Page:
Atlantic herring fishermen take government to court over at-sea monitor requirement

A group of New Jersey fishermen have filed a lawsuit in federal court seeking to block a ruling that would require them to pay to carry independent monitors on their vessels during their fishing trips.

The suit, filed on Wednesday, 19 February, in the District of Columbia, came after the U.S. Department  of Commerce approved an amendment sought by the New England Fishery Management Council to improve clarity regarding landings data in the Atlantic herring fishery.

The rule is set to take effect on 9 March, and that led to eight companies to come together to take legal action.

“Despite years of adverse feedback from fishermen and other stakeholders concerning the absence of statutory authority for industry-funded monitoring in the Atlantic herring fishery (and in other fisheries) – and in the face of the predicted negative economic impact – Defendants nevertheless pushed through the regulation at hand,” the complaint said.

The plaintiffs are represented by the Cause of Action Institute.

In a release, the institute said the cost of an at-sea monitor is expected to be USD 700 (EUR 644) per day. That projects to cost the fishermen about 20 percent of their income.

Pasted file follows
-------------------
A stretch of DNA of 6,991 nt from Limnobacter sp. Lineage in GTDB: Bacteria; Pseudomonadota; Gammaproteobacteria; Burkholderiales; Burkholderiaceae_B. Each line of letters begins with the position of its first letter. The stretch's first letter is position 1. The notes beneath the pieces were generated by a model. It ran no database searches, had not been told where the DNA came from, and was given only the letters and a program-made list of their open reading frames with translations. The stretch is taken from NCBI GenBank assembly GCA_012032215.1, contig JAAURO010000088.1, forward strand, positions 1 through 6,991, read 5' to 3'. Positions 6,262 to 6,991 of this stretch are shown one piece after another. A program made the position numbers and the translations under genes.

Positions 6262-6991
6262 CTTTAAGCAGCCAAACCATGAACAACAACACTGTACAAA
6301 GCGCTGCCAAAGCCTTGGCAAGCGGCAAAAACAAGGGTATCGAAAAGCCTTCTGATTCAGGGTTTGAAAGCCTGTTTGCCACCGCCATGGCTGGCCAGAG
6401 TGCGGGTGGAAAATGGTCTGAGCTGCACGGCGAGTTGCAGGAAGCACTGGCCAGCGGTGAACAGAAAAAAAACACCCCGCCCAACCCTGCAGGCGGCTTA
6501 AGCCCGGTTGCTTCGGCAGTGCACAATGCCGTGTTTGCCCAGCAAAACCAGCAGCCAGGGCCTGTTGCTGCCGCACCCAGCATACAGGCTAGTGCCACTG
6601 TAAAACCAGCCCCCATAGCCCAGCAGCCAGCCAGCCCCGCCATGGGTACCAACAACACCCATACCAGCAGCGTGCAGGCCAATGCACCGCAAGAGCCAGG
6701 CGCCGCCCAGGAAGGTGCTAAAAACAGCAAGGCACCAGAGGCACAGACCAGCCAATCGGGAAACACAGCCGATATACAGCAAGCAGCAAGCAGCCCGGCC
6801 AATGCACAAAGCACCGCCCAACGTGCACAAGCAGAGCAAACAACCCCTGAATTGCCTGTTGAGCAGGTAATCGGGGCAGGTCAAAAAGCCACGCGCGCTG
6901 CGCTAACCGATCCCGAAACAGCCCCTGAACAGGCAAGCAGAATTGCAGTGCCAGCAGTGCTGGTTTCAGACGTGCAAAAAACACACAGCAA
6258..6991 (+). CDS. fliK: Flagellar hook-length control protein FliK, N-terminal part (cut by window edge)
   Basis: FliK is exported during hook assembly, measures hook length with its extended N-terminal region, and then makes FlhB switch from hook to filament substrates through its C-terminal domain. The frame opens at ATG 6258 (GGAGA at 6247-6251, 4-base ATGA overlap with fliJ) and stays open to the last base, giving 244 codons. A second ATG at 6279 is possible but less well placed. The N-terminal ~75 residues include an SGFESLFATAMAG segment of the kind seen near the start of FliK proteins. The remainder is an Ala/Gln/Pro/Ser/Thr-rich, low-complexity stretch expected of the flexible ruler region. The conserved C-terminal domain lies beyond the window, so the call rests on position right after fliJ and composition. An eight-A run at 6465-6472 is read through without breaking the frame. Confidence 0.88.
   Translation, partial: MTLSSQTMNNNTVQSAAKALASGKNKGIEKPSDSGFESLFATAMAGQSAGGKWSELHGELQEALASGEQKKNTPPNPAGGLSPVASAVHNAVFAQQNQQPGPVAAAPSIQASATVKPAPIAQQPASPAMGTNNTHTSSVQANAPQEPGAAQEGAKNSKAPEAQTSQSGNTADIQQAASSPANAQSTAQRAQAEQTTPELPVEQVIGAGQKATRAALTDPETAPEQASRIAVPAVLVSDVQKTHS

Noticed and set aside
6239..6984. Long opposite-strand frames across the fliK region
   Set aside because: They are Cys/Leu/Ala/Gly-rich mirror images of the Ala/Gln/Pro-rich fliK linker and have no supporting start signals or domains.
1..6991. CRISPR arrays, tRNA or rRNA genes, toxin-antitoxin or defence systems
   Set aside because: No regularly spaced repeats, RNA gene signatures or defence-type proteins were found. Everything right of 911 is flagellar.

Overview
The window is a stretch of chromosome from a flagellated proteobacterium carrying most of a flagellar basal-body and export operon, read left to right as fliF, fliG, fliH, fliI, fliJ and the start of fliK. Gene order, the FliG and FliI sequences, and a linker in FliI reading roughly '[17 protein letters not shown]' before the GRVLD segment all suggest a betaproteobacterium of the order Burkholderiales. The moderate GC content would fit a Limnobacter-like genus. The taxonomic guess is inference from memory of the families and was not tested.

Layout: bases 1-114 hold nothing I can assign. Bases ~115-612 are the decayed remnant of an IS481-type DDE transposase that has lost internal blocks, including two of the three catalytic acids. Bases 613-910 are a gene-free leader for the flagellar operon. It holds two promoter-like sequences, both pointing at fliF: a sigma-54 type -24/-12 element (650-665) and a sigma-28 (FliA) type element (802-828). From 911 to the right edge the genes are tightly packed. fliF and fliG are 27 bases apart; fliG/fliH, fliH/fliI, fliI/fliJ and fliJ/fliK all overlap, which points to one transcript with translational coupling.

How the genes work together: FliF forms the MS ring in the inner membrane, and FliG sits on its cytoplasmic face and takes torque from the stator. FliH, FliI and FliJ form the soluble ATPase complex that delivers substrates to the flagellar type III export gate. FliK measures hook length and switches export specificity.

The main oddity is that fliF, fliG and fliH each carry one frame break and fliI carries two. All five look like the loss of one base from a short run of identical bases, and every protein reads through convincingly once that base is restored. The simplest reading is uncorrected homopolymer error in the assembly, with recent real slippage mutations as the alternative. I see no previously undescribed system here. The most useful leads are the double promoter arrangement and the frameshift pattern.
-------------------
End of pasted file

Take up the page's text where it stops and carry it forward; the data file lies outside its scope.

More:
Six of the companies are the primary supplier to Lund’s Fisheries Inc. In a statement, Lund’s Director of Sustainability and Government Relations Jeff Kaelin said in a statement at-sea monitoring is an onerous regulation for the industry.

“The herring trawl fishery has been vilified and over-regulated, with little demonstrated biological benefit to the herring resource, for too long,” he said. “If our vessels are forced to pay these at-sea monitoring fees, it may drive some of us out of business, as several boats have already been forced out of the fishery through reduced quotas and burdensome regulation.”

The federal government has yet to respond to the suit in court.

Photo courtesy of NOAA


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